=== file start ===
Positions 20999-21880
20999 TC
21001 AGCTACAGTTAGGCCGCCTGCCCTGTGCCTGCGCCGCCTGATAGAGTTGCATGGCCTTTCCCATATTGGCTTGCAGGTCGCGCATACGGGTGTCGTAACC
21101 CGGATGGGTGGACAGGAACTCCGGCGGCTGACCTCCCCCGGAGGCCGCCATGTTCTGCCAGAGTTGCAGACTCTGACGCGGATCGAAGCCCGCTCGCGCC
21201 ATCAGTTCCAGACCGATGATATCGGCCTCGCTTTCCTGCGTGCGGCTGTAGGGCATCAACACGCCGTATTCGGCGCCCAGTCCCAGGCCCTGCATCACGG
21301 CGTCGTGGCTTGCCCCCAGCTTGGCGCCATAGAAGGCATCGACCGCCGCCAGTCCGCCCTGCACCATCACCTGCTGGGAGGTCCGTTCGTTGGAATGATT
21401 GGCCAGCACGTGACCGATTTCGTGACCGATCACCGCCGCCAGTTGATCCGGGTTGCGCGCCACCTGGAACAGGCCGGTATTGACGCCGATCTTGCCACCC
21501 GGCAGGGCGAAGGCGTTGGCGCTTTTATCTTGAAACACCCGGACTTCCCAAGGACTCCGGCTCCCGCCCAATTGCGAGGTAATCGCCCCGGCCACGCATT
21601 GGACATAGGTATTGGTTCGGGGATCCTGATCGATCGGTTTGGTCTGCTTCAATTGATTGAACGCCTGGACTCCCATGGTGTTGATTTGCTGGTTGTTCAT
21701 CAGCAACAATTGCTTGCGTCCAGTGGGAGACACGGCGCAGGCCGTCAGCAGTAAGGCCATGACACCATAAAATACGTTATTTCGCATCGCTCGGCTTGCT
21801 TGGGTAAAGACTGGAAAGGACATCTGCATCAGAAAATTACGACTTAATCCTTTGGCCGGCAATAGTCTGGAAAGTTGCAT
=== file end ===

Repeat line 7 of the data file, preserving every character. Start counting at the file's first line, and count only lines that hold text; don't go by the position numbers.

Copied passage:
21401 GGCCAGCACGTGACCGATTTCGTGACCGATCACCGCCGCCAGTTGATCCGGGTTGCGCGCCACCTGGAACAGGCCGGTATTGACGCCGATCTTGCCACCC